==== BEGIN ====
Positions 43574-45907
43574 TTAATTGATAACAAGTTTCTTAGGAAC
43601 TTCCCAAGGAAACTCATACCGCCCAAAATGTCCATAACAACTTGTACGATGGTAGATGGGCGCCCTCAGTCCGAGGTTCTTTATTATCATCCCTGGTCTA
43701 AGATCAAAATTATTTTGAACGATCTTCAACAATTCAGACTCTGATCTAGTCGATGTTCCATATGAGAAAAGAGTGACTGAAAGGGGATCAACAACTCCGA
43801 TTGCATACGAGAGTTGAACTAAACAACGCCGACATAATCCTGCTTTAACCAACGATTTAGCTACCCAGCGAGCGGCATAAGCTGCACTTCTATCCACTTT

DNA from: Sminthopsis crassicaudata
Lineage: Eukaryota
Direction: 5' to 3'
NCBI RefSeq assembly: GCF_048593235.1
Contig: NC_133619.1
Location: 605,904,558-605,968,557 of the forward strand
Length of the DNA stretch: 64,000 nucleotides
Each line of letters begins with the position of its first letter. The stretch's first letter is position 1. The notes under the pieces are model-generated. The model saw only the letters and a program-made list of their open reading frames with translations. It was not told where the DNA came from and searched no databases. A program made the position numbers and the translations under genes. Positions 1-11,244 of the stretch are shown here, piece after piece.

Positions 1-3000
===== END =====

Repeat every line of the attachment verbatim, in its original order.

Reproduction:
Positions 43574-45907
43574 TTAATTGATAACAAGTTTCTTAGGAAC
43601 TTCCCAAGGAAACTCATACCGCCCAAAATGTCCATAACAACTTGTACGATGGTAGATGGGCGCCCTCAGTCCGAGGTTCTTTATTATCATCCCTGGTCTA
43701 AGATCAAAATTATTTTGAACGATCTTCAACAATTCAGACTCTGATCTAGTCGATGTTCCATATGAGAAAAGAGTGACTGAAAGGGGATCAACAACTCCGA
43801 TTGCATACGAGAGTTGAACTAAACAACGCCGACATAATCCTGCTTTAACCAACGATTTAGCTACCCAGCGAGCGGCATAAGCTGCACTTCTATCCACTTT

DNA from: Sminthopsis crassicaudata
Lineage: Eukaryota
Direction: 5' to 3'
NCBI RefSeq assembly: GCF_048593235.1
Contig: NC_133619.1
Location: 605,904,558-605,968,557 of the forward strand
Length of the DNA stretch: 64,000 nucleotides
Each line of letters begins with the position of its first letter. The stretch's first letter is position 1. The notes under the pieces are model-generated. The model saw only the letters and a program-made list of their open reading frames with translations. It was not told where the DNA came from and searched no databases. A program made the position numbers and the translations under genes. Positions 1-11,244 of the stretch are shown here, piece after piece.

Positions 1-3000